(Culinary) Trip Around Bandung with Christa: Walini Tea Factory at Ciater

Aswin and Alia's Food Journey

Based on Wikipedia, Tea is an aromatic beverage commonly prepared by pouring boiling hot water over cured leaves of the Camellia sinensis plant. The term also refers to the plant itself. After water, tea is the most widely consumed beverage in the world. It has a cooling, slightly bitter, astringent flavour which many people enjoy.

In Indonesia, tea is easy to get from the low to high quality and the price also quite cheap because of that sometimes we take it for granted. I even didn't know before this visit how is the tea processing. So, the Walini tea factory was our next venue in this trip around Bandung, since we knew there's no tea plant or factory in Holland.

Actually we already wrote about the tea factory in this post but Aswin and I arrived late, so my friends already ended their tour. This was our chance to see how they process the tea leaves from the start. We arrived at the factory near lunch hour, although we kind of hungry but we agreed to take a little tour in the factory first. The fee for the tour was Rp. 15.000,- per person plus Rp. 30.000,- for the tour guide. I kind of confused because when I read last post it was cost Rp. 7000,- per person...hmm. Forget it, but it still reasonable price, we've got a cup of tea and a box of black tea after the tour.

The condition of building was rather not good and need to be renovated, the tour guide said that the factory was established during Indonesia was being governed by Dutch and renovated in 1990s but they still used the old machine. That's the reason why most of visitors were tourist from Holland around 60%, beside that were students from Bogor Institute of Agricultural (IPB). First, we were being taken to the building which used as place for weighing the truck that loaded with tea leaves and we also saw a lot of lumber and he said that it was used as fuel for the machine since the increasing of gas prices.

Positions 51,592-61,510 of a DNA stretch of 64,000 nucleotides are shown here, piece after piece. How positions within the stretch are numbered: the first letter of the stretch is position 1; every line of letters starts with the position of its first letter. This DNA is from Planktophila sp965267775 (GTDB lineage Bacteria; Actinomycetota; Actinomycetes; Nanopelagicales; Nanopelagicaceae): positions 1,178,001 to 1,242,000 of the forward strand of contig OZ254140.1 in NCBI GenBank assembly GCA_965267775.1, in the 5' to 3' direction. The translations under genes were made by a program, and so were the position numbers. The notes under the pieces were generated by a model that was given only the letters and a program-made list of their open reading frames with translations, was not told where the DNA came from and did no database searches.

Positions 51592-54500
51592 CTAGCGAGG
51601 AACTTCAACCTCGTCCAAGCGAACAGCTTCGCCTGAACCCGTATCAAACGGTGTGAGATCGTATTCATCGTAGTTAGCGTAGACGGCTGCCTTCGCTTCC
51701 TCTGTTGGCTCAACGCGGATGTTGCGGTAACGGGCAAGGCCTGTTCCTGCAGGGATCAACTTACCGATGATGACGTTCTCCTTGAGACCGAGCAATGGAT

This factory in Ciater only produce black teas only, the tour guide said that every type of tea had different process. In the production of black teas, the halting of oxidization by heating is carried out simultaneously with drying. So, according to Wikipedia teas can generally be divided into categories based on how they are processed. There are at least six different types of tea: white, yellow, green, oolong, black, and post-fermented teas of which the most commonly found on the market are white, green, oolong, and black. Some varieties, such as traditional oolong tea and Pu-erh tea, a post-fermented tea, can be used medicinally.

And this is the tea processing based on Wikipedia: after picking, the leaves of Camellia sinensis soon begin to wilt and oxidize, unless they are immediately dried. The leaves turn progressively darker as their chlorophyll breaks down and tannins are released. This enzymatic oxidation process, known as fermentation in the tea industry, is caused by the plant's intracellular enzymes and causes the tea to darken. In tea processing, the darkening is stopped at a predetermined stage by heating, which deactivates the enzymes responsible.

Without careful moisture and temperature control during manufacture and packaging, the tea may become unfit for consumption, due to the growth of undesired molds and bacteria. At minimum it may alter the taste and make it undesirable. So, just like aforementioned tea is traditionally classified based on the techniques with which it is produced and processed.

White tea: Wilted and unoxidized
Yellow tea: Unwilted and unoxidized, but allowed to yellow
Green tea: Unwilted and unoxidized
Oolong: Wilted, bruised, and partially oxidized
Black tea: Wilted, sometimes crushed, and fully oxidized
Post-fermented tea: Green tea that has been allowed to ferment/compost

After the tour we had a cup of tea and box of Walini tea. I think the tour was great, now we know how it was made, then we're heading to our lunch venue.


Source: Jejak Rasa